ASV hulls dramatically improve ship efficiency by riding on air

ESI's Air Supported Vessel is sort of a wedding of the hovercraft and the planing hull. Instead of a smooth V-shape, the bottom has a pair of sharp, blade-like projections in the bow that funnel water into a trough down the middle. On either side of this are a another pair of cavities and at the stern are a pair of pods containing the screws to propel the craft. As the boat moves through the water, high-pressure air is pumped into the port and starboard cavities and this forms a kind of bubble under the hull that lifts as much as 85 percent of the hull's displacement out of the water. There are no rubber skirts needed as in the hovercraft and the cavities are integral with the hull.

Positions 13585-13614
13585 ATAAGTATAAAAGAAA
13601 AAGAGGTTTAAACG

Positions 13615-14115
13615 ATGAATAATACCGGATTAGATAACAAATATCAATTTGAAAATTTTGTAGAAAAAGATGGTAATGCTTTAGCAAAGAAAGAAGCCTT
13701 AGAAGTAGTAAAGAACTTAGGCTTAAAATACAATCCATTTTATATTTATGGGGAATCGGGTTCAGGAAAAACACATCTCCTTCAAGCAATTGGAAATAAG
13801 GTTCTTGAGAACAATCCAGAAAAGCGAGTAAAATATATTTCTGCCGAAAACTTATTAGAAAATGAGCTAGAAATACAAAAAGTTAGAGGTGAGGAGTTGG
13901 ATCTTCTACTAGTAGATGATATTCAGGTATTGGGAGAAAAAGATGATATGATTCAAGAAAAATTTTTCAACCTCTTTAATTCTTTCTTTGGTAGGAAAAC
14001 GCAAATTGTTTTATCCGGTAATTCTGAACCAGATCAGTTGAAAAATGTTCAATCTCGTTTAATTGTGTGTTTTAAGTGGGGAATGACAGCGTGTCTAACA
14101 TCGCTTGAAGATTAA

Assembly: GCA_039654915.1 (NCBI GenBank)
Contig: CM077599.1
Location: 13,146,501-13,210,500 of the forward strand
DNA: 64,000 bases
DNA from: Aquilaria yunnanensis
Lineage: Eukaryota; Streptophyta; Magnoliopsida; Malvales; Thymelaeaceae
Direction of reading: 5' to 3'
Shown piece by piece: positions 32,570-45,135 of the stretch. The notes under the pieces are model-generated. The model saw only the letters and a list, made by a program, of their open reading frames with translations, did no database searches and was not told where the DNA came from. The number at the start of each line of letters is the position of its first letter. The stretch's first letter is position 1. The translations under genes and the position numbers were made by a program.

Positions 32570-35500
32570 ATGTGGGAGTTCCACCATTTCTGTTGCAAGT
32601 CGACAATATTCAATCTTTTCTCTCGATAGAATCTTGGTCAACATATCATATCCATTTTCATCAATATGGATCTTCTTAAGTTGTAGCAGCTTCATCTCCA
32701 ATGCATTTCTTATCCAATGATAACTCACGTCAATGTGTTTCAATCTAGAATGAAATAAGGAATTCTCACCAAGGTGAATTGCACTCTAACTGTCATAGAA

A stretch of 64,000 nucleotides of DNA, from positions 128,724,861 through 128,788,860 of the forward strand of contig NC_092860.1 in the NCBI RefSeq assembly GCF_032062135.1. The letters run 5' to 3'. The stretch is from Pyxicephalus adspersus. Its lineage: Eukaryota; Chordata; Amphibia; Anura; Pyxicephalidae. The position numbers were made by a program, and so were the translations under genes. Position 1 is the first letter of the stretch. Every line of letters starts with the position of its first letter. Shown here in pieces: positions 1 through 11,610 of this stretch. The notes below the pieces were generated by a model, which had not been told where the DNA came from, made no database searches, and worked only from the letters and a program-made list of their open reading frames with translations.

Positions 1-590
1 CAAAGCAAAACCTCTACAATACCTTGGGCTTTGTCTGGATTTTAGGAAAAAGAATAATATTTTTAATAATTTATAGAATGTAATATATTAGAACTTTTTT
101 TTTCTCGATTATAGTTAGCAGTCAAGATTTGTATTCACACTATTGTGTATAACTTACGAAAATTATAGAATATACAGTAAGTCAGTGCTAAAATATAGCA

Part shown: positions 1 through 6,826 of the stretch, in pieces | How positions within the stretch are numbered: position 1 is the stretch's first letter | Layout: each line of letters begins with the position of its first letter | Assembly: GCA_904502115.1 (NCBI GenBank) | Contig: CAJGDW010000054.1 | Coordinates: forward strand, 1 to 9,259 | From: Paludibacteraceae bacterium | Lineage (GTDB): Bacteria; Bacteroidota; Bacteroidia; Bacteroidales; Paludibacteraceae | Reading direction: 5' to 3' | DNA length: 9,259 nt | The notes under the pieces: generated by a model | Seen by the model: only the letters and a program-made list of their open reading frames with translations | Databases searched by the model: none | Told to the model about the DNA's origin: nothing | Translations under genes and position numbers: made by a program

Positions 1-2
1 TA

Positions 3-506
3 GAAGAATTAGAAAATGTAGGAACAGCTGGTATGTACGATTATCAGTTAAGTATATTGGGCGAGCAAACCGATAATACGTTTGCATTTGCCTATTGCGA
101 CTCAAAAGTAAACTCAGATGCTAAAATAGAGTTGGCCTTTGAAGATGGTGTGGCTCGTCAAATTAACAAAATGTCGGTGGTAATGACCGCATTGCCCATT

This arrangement greatly reduces the wetted area of the hull and reduces hull friction by about 50 percent with increased efficiency of 40 percent once the energy cost of running the air compression system are deducted. It also produces very little wake, so it is ideal for sheltered waterways, such as harbors and canals.

Source: gizmag.comAdded: 7 March 2012